In this case, therapists are considered the “art world.” If the art piece is not exposed to anyone else. Therefore, it is still classified as art in the sense of the classificatory definition. The piece is an artifact created by humans and a status is conferred even if it is just one individual. (“Emily Dickinson”) It is still not none. Therefore it is still art.

However, not all art is revealed to the art world nor was intended to be exposed to the art world initially. Therefore it can’t be art according to the early institutional theory. This includes the poems of Emily Dickenson that weren’t published until after her passing and also the likes of art therapy. Therefore, theorists could argue that these particular art pieces are not indeed art.

The transition of the institutional theory from early to later, excludes the conferring sense. So therefore, even if the “art world” cannot see an art piece, it is still art, even if it is not intended for the public eye. Therefore, art pieces created in art therapy and Emily Dickenson’s poems are still considered art.

“Emily Dickinson: Lives of a Poet.” New York: Braziller, 1986. Print.

Philosophical Vision: Existentialism

According to Crowell, existentialism belongs in the intellectual history and others would debate it as a bygone cultural movement in the 19th century. One of the philosophers who developed the term, Jean-Paul Sartre, was one who argued that existence precedes in essence; whereas existence has no meaning, you just are. In Sartre’s argument he categorized things as En Soi or “being-in-itself” and the human being was Pour Soi or “for-itself”.

Alienation also comes into play for existentialism. For example, when one looks into a keyhole to another, you are a “being-for-itself” with your own definition, however when a third party witnesses such event, you are a “being-for-others”. Whether it’s the same definition or not, you are in existence to a third party other than yourself and/or the individual in the keyhole that may or may not know of your existence.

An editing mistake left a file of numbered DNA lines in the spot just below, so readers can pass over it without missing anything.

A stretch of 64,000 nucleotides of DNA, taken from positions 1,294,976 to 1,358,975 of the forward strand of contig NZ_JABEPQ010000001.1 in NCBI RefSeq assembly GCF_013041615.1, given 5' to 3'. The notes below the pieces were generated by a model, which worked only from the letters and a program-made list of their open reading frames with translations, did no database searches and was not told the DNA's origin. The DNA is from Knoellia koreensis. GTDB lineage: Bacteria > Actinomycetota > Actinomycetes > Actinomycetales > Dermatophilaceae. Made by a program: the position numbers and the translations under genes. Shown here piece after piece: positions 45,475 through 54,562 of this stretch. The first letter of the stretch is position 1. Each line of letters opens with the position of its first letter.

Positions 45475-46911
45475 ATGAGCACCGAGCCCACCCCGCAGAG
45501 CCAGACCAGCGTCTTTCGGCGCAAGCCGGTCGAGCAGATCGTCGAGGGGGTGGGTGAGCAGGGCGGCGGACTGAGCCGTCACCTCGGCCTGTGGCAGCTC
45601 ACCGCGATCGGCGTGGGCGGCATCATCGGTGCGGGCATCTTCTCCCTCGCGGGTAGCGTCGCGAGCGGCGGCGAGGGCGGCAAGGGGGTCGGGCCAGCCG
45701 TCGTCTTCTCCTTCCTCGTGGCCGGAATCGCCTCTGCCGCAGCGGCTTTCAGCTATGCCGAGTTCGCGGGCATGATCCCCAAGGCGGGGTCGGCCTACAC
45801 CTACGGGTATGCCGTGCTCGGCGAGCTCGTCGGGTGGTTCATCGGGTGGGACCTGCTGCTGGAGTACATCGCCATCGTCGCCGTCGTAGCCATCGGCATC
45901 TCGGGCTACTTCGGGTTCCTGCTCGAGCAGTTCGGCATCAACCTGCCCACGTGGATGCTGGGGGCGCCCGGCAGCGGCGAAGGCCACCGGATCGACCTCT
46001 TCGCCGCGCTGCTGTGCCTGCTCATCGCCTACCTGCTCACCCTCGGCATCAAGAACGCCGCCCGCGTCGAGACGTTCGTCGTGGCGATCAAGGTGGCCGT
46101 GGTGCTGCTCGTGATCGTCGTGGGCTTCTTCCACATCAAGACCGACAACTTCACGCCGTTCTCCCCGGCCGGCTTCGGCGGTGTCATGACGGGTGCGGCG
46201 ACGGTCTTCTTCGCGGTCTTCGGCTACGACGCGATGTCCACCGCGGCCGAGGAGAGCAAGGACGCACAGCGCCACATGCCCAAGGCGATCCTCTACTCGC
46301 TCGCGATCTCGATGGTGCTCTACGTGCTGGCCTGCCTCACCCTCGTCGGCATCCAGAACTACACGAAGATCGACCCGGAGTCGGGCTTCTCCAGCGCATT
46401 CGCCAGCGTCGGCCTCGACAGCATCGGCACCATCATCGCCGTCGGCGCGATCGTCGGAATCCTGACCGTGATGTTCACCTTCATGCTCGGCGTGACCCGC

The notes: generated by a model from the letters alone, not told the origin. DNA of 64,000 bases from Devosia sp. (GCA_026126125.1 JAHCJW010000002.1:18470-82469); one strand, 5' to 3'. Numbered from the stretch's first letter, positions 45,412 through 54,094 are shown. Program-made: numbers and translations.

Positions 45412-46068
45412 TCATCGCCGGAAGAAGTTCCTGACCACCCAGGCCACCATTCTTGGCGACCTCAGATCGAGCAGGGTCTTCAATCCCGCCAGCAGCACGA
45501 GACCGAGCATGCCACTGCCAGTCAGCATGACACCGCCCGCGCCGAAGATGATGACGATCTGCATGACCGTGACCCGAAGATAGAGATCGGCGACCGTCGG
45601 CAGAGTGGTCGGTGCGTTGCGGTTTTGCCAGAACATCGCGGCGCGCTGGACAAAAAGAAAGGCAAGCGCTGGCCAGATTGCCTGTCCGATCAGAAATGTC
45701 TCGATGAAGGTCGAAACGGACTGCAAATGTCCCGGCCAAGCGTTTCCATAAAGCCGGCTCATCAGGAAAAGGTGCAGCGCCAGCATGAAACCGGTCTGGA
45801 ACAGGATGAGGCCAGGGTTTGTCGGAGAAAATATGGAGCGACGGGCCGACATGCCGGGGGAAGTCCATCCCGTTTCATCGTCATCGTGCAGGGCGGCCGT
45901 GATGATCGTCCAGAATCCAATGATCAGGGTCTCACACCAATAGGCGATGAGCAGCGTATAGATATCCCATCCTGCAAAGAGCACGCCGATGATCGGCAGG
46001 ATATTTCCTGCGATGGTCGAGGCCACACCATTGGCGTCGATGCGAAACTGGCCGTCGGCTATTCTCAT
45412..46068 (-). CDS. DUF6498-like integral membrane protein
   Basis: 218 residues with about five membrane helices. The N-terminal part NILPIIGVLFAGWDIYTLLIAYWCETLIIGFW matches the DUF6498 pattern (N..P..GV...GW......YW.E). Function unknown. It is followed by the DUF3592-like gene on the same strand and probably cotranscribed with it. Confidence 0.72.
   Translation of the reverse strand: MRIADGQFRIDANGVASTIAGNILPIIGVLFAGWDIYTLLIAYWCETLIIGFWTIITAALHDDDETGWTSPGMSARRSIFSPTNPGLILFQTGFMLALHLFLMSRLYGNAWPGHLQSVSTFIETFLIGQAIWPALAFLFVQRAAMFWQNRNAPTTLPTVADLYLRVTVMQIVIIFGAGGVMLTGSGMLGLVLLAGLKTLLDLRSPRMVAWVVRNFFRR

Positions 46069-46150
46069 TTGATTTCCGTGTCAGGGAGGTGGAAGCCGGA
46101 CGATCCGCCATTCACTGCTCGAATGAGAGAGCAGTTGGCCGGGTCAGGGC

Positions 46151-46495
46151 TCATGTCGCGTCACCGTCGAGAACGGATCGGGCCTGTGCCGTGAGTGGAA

Some could argue that it doesn’t matter what the third party may think or feel about the discovery they found with you peeking through the keyhole. You should be authentic and be yourself during your existence regardless of others.  

Ethics play a big part within existentialism, or it should. Even though we have the freedom of choosing, we need to be familiar with moral codes whether you’re choosing utilitarianism, deontology and/or virtue. Even though the key hole is a temptation for the curious, it doesn’t look so good when these moral codes come into play.   

So, be yourself based on the good moral codes you were taught. Let’s be real, “we are damned to be free”, so therefore we choose to peek through the keyhole regardless of the ethics for our own personal satisfaction. We are back at Pour Soi with our choices over half the time. Even with sad events such as suicide. We choose life or death because we are damned for it. 

Work Cited

Crowell, Steven, “Existentialism”, The Stanford Encyclopedia of Philosophy. 2010.Web. November 25, 2012. .